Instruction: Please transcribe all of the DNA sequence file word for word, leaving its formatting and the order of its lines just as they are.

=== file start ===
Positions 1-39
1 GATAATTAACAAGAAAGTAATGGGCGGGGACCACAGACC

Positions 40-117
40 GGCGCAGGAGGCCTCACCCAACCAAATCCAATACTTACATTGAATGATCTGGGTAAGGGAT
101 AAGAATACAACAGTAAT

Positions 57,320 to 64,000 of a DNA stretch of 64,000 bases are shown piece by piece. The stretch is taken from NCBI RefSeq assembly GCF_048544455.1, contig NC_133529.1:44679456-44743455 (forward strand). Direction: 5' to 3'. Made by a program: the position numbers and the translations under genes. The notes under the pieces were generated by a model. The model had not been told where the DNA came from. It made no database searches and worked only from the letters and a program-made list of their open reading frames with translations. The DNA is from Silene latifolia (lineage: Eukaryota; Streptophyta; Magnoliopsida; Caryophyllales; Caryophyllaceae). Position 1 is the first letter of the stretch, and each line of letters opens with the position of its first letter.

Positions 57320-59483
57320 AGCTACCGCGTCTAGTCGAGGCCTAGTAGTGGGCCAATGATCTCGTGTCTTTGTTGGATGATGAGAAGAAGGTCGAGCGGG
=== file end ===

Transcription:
Positions 1-39
1 GATAATTAACAAGAAAGTAATGGGCGGGGACCACAGACC

Positions 40-117
40 GGCGCAGGAGGCCTCACCCAACCAAATCCAATACTTACATTGAATGATCTGGGTAAGGGAT
101 AAGAATACAACAGTAAT

Positions 57,320 to 64,000 of a DNA stretch of 64,000 bases are shown piece by piece. The stretch is taken from NCBI RefSeq assembly GCF_048544455.1, contig NC_133529.1:44679456-44743455 (forward strand). Direction: 5' to 3'. Made by a program: the position numbers and the translations under genes. The notes under the pieces were generated by a model. The model had not been told where the DNA came from. It made no database searches and worked only from the letters and a program-made list of their open reading frames with translations. The DNA is from Silene latifolia (lineage: Eukaryota; Streptophyta; Magnoliopsida; Caryophyllales; Caryophyllaceae). Position 1 is the first letter of the stretch, and each line of letters opens with the position of its first letter.

Positions 57320-59483
57320 AGCTACCGCGTCTAGTCGAGGCCTAGTAGTGGGCCAATGATCTCGTGTCTTTGTTGGATGATGAGAAGAAGGTCGAGCGGG